Reality TV: harmless fun or mental health disaster?

'There have been countless occasions where I’ve watched reality TV from the seat of an exercise bike, desperately attempting to emulate what I’m seeing on the screen.' Jaya Rana considers our watching habits surrounding reality TV.


I’d be lying if I said I didn’t watch reality television. In fact, I’d be lying if I said I didn’t love reality television. Growing up in Essex, I was exposed to the superficial reality show culture from a very young age – frequently bumping into ‘stars’ from the likes of TOWIE and Love Island in cafes, gyms, and shops around town. Now, there are a plethora of issues I could raise even surrounding these two shows alone; from a lack of body diversity, to their eurocentrism, to the lack of LGBTQ+ representation, but for the sake of this article I’m going to consider primarily their impact on self-esteem and the unattainable beauty ideals they perpetuate.

For those of you who haven’t yet experienced the Love Island craze which has swept the nation, the premise is this: a group of ‘sexy singles’ are sent to a Majorca villa with the supposed goal of seeking love (though often a lot of raunchy contact and melodrama ensue in the process). Audience votes determine the length of their stay in the villa, and the winning couple return home with a £50,000 cash prize. It’s unsurprising that being inundated daily with images of this uniform body type (which we already find all over social media) impacts mental health. The lack of body diversity, plus the prevalence of surgical enhancement in this show, and others similar, leave many young people – myself certainly included – feeling insecure. Consuming this type of media for the duration the show requires can make it difficult to remember that self-worth is derived from more than just one’s exterior. There have been countless occasions where I’ve watched reality TV from the seat of an exercise bike, desperately attempting to emulate what I’m seeing on the screen.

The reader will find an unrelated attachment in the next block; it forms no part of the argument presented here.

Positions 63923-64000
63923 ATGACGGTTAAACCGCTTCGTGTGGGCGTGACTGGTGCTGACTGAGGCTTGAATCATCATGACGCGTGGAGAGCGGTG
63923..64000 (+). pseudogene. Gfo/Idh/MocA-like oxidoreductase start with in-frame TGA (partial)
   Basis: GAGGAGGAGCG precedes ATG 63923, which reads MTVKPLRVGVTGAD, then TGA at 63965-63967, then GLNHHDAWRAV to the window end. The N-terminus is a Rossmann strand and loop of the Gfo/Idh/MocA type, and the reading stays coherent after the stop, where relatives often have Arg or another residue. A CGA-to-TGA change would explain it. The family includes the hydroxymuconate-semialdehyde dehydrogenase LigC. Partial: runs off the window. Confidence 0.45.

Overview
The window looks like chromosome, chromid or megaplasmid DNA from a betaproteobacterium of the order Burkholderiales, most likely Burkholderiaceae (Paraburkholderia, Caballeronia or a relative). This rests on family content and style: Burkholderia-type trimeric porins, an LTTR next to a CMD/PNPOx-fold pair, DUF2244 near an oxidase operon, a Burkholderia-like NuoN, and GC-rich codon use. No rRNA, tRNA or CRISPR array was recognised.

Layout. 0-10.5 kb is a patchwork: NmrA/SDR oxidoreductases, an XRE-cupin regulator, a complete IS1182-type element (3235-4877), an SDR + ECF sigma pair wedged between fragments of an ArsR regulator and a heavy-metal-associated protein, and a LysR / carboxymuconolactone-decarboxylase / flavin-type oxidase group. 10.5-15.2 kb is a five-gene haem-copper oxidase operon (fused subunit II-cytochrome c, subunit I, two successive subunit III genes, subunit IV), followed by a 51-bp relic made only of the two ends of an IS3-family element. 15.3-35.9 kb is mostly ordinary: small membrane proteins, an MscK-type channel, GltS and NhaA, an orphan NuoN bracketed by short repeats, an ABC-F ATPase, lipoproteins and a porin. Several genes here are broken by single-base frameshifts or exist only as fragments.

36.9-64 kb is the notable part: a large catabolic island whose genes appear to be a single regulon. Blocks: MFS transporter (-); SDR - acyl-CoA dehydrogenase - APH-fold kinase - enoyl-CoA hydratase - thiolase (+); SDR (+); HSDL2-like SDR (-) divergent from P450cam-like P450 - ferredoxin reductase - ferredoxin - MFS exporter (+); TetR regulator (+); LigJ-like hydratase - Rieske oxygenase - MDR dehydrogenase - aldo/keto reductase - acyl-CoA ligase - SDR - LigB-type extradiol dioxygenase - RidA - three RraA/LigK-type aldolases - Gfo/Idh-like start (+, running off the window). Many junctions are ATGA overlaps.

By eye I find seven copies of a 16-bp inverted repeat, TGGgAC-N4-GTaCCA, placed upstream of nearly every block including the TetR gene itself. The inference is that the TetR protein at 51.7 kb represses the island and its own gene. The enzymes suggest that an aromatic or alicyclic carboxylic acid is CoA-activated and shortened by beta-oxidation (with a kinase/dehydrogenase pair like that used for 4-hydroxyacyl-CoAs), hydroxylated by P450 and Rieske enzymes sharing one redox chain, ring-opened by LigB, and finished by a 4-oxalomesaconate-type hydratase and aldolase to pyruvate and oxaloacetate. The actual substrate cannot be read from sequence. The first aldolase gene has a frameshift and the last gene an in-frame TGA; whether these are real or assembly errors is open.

However, while we can all agree there are innumerable issues which arise from participating in and watching reality TV, there is clearly something which draws us in; last year almost 5.9 million people were tuning into Love Island daily. Perhaps we’re overthinking it; reality TV can be considered a welcome escape from the mundanity of normal life. Investing oneself in the glamourous drama of these preened-to-perfection stars is addictive and engrossing. Perhaps there’s nothing wrong with appreciating beautiful people. Many contestants on such shows are ‘scouted’ from modelling agencies or social media platforms, and their entire lives centre around conforming to beauty standards. If someone has worked hard to achieve washboard abs or invested hours in getting perfectly polished nails and flouncy bouncy hair who are we to criticise? Especially when we’re the ones choosing to tune in after all.